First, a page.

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The Colour Purple - General Court Rules Purple Not Capable of Trademark Protection

23 September 2020

Following an appeal made by GlaxoSmithKline (Glaxo) to the General Court of the European Union, the earlier decisions of the European Union Intellectual Property Office (EUIPO) and its Board of Appeal which rejected Glaxo’s application to register the colour purple (Pantone 2587C) as a trademark used for branding its asthma inhalers under classes 5 and 10 were upheld.

In upholding the earlier decisions, the General Court found that it is not in the public interest for colours to be monopolised when seeking trademark registration. It found that the mark which was applied for lacked “inherent distinctive character”. In addition, the General Court determined that any evidence of acquired distinctiveness which had been submitted by Glaxo was insufficient to show that it had acquired distinctive character through use.

Inherent distinctive character

In addition to the public interest in not preventing other traders who sell goods or services of the same type from using particular colours, the General Court recognised that colours and combinations of colours will not be regarded as having inherent distinctive character except for in “exceptional circumstances”.

In light of this, the General Court held that, in the pharmaceutical industry, especially in the context of inhalers, colours are often used to communicate information relating to the characteristics of these goods to the general public. Therefore, it would be contrary to the public interest if the availability of a colour was restricted for other competitors as it may result in an unjustified competitive advantage for one trader.

Glaxo’s argument that the colour purple was chosen due to its unique and memorable character and because no other competitor had been using the colour was rejected by the General Court. The General Court highlighted that novelty and originality are not necessary factors to be considered in the context of an assessment of distinctive character.

Acquired distinctiveness

Article 7(3) of the EU Trade Mark Regulations allows for a mark to be registered despite the fact that it lacks inherent distinctive character. This is only the case if it can be shown that the mark has become distinctive when applied to the goods or services for which registration is sought as a result of the use which has been made of it. In other words, the mark has acquired distinctiveness over time.

The evidence of acquired distinctiveness which was put forward by Glaxo in this case consisted of opinion surveys and comments made by doctors and pharmacists on social media and websites, as well as sales figures. The General Court held that acquired distinctiveness through use had to be demonstrated throughout the European Union and from the perspective of end consumers, i.e. patients, rather than healthcare professionals.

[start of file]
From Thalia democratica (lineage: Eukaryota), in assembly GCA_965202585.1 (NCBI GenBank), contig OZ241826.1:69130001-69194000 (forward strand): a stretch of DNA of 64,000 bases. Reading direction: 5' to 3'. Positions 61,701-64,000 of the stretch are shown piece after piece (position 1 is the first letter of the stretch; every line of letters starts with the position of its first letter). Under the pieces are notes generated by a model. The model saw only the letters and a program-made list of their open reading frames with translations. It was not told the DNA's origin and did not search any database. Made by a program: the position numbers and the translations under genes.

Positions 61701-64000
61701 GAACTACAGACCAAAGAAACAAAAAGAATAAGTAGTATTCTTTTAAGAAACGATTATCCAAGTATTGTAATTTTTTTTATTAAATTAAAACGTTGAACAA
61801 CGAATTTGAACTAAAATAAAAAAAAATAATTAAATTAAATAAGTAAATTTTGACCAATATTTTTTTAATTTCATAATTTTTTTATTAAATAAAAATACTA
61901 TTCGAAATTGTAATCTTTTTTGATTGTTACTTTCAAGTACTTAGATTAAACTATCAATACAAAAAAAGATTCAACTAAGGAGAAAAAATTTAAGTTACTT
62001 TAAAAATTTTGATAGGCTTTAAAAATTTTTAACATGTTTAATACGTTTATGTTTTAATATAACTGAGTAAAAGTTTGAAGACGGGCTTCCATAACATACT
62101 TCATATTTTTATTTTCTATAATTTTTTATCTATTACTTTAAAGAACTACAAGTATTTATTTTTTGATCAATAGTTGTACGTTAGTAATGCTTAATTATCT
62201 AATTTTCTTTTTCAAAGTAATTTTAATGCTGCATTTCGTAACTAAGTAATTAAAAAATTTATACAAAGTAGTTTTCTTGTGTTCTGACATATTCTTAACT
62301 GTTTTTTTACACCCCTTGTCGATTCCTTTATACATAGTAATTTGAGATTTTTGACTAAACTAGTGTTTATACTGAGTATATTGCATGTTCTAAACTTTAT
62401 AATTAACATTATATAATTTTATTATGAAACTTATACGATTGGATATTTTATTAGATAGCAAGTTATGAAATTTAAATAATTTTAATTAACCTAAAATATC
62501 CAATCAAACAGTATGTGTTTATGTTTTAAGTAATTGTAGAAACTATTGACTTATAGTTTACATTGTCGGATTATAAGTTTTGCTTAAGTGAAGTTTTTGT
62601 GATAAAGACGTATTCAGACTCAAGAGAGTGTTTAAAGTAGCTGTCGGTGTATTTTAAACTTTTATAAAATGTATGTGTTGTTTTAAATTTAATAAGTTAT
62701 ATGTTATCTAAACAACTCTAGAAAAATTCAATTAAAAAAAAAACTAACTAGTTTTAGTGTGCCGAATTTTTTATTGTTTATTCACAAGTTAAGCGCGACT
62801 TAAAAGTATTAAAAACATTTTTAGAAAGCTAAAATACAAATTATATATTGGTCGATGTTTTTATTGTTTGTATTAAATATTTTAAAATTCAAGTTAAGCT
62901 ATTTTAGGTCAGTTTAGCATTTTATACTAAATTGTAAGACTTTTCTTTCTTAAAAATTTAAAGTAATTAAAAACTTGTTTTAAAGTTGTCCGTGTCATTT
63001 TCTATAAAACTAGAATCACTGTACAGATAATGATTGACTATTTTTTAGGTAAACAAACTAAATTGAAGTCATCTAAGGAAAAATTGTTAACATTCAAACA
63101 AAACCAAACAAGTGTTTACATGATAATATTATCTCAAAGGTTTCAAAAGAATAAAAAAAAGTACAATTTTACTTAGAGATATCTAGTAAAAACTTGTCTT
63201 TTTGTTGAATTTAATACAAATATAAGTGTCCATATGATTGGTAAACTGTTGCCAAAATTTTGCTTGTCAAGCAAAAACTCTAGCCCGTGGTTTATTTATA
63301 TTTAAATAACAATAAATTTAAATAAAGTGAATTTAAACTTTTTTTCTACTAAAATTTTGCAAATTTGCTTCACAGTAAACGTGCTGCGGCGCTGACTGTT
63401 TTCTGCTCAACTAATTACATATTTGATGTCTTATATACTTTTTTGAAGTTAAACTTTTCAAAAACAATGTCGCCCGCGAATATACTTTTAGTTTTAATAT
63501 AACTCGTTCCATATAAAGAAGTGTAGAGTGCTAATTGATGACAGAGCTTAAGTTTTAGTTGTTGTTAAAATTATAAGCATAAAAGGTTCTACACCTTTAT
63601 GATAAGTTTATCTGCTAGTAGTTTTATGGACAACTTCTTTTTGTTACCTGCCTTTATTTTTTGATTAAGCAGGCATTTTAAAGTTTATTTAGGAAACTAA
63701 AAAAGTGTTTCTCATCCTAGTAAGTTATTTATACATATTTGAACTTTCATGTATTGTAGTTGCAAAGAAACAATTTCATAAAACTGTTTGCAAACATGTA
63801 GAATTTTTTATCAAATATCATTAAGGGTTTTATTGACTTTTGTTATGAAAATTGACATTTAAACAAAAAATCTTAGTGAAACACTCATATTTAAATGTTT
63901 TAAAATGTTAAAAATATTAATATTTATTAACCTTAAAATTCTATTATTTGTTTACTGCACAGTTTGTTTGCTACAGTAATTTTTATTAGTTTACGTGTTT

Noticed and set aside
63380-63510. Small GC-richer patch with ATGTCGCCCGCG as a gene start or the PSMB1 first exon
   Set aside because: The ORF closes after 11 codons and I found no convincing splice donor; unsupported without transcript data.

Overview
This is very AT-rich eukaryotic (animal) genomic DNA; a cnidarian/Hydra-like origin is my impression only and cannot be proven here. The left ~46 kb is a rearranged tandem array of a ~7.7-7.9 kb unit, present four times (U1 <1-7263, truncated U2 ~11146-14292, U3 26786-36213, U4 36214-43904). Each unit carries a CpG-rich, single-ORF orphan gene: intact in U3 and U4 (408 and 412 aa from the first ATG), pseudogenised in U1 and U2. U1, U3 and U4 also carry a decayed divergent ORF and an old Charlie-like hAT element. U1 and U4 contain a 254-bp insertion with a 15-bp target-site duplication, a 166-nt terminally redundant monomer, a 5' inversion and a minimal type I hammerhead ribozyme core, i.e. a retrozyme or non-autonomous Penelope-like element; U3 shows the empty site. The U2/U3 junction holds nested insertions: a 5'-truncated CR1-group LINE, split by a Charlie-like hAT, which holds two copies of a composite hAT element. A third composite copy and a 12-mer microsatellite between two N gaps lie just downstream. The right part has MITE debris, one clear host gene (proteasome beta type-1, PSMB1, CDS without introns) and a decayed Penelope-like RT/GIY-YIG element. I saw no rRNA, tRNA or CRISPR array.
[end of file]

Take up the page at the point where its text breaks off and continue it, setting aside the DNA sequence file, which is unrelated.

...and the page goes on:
The evidence put forward by Glaxo was found to be unsatisfactory for a number of reasons:

  • Statements of healthcare professionals only referred to the colour purple generally and made no reference to the specific Pantone shade

  • Advertising materials and sales figures should only be regarded as secondary supporting evidence in addition to direct evidence (for example, survey evidence), and

  • The opinion surveys which Glaxo carried out were found to be lacking because they were not broad enough in terms of how many member states were surveyed, the volume of individuals surveyed, the shades of purple shown to the subject and the specific Pantone shade was not referenced.

As the evidence put forward by Glaxo did not demonstrate acquired distinctive character the General Court dismissed the action.

Conclusion

This decision highlights the difficulties that applicants continue to face when seeking to register colours as trademarks. While colours are expressly listed as being capable of registration as a trademark, this decision indicates that in practice these applications are seldom successful and ultimately open to invalidation proceedings if registered. In addition, any evidence to demonstrate acquired distinctiveness through use of the colour must be extremely broad in scope and as such is likely to be expensive to obtain.

For more information on successfully registering or defending your product’s IP, contact a member of our Intellectual Property team. 


The content of this article is provided for information purposes only and does not constitute legal or other advice.

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Ciara Browne

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Intellectual Property Law
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